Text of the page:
The Challenge of Choice

The University of Washington, like many universities, offers many different areas of specialization (majors), leading to different credentials (degrees). Currently the UW offers ~180 majors, and over a thousand courses.

How do students pick which courses to take? How do they choose which majors to pursue? How do they choose what research to learn about?

Humans don’t respond well when given too many choices . One reason is psychological; we can only keep ~7 things in memory at once.


“You literally ought to be asking yourself all the time what is the most important thing in the world I could be working on right now, and if you are not working on that why aren’t you?” – Aaron Swartz

I wonder if public universities can be made more efficient. Can a university reduce the time to graduate for its students? Can it reduce the total price of a degree by better allocating existing resources?

I can think of several areas where the time-to-graduate can be improved, because the existing processes haven’t been optimized for efficiency. Having spent 3 years working around the UW’s administrative systems and processes, I’ve seen how the sausage is made.

Help Students Pick Majors

  • Recommend courses and majors in an intuitive, transparent way.
  • Show ‘palettes’ of courses that have high information gain (entropy), which lead to recommendations about which majors are likely to be a good fit.
  • Expose the ‘overlap’ and ‘similarity’ between majors. For example, Physics and Astronomy are far closer, both in terms of prerequisites and subject matter, than Physics and Music.

Help Transfer Students

  • Make it clear which majors/degrees accept a lot of ‘transfer’ credits, and which ones don’t.
  • Be transparent about how well transfer students do with an AA or without.
  • Be transparent about which community college programs/classes lead to a fast time to graduate at a university, and which ones don’t

Make the Major Application Process Easier

  • Make it clear the typical course grades, background and GPA for students who enter every major, especially the popular ones.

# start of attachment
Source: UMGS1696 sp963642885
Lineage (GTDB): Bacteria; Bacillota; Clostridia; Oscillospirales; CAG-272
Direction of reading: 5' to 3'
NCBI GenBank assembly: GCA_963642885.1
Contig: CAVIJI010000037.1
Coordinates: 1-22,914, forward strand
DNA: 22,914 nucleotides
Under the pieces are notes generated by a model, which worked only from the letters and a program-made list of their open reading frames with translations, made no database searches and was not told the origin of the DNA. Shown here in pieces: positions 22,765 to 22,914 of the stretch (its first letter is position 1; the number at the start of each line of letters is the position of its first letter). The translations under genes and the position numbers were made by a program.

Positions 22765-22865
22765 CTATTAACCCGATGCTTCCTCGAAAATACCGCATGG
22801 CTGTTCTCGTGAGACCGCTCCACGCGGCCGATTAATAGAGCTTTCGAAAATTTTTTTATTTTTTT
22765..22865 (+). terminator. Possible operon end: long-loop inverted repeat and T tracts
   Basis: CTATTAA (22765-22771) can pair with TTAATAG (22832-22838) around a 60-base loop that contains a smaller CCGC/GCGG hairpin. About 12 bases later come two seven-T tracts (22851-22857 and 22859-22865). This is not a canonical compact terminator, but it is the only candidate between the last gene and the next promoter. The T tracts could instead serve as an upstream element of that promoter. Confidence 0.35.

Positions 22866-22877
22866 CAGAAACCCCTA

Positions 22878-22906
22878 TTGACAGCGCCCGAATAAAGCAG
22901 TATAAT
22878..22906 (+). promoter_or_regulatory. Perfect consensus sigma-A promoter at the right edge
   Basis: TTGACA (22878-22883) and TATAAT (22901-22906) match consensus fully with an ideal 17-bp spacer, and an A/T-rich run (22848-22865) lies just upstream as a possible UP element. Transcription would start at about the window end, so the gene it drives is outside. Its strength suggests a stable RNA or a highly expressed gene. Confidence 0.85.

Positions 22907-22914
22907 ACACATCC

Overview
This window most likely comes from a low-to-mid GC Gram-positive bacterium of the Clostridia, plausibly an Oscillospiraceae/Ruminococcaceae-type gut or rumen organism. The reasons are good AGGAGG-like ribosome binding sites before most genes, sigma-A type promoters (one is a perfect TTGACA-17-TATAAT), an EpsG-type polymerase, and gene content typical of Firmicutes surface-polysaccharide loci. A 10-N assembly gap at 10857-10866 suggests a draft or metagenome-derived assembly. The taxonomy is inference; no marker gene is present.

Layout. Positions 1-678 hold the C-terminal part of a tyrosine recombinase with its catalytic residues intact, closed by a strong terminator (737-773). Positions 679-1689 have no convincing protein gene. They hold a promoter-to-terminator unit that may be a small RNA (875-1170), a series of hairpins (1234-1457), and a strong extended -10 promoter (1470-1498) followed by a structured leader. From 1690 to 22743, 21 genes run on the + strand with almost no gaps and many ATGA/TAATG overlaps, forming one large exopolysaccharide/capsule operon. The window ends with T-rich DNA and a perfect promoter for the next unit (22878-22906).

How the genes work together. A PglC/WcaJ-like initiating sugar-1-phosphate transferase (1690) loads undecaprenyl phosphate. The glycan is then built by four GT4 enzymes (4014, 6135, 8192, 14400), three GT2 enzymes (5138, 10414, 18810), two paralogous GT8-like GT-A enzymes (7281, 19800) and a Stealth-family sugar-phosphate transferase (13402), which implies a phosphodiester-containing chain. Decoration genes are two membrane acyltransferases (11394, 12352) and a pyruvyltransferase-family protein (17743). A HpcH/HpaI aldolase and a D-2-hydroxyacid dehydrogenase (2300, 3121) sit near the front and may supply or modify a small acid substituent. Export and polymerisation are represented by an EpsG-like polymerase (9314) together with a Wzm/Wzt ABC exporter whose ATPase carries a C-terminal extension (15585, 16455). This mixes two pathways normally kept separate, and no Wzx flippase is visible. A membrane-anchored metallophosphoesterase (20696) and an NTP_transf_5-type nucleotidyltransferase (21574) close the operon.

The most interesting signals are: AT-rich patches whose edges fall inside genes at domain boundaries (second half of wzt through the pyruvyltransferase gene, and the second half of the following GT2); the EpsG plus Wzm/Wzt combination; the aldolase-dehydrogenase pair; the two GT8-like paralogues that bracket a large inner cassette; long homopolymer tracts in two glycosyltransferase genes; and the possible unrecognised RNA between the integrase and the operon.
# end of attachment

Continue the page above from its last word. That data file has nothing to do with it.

• Make it easy for students to find alternatives to popular majors that don’t require a lot of prerequisites to enter.

Allocate Resources Better

    • Predict course and major demand ahead of time, and adjust teaching resources (and building allocations) to compensate.
    • Be transparent about which courses are bottlenecks
    • Do a better job of allocating building resources. Many classes aren’t given a higher enrollment limit because there isn’t a bigger room available to that department, even though larger rooms exist elsewhere.

Final note: there are data, statistical analysis, and prediction models about all of these ideas. I’m sadly not permitted to disclose any of it.

The Bootstrap

This is the first post in a blog on data analysis, data-driven discovery, and decision making at the University of Washington.

My name’s Dev Nambi, and I am a data scientist in the UW’s Enterprise Data and Analytics team. I’ve worked at the UW since 2012. Before that I was a software developer and analyst at Microsoft’s Ads R&D group, an ETL developer at a startup, and more.

“The best minds of my generation are thinking about how to make people click ads…” – Jeff Hammerbacher

That was me. It the best job I could find that paid enough to let me work off my student loans. Now I am hoping to give back to the next generation of students at the university.

Data Science in Academia

There is quite a bit of excitement and activity on data science in academia. So far the emphasis has been, rightly, on data-driven discovery in scientific research. The UW’s emphasis there is its new Data Science Incubator and eScience Institute.

There are potentially far-reaching implications in fields as varied as astrophysics, oceanography, chemical engineering, genomics, and sociology.

I admire that, but I want to do something more pragmatic, more direct.

Data Science in Administration

A university can be made more efficient using data. There are so many ways to do this it’s mind-boggling, so I use a heuristic to pick areas to focus on: changes must directly benefit students.

My reason for starting with students is simple…

tuition too high

Tuition is very expensive compared to entry-level salaries, and that problem has been getting worse for decades. Student debt is now larger than credit card debt, and it’s practically impossible to get rid of.

My goal is to find ways to help students graduate with the same quality education they have now, but with less debt.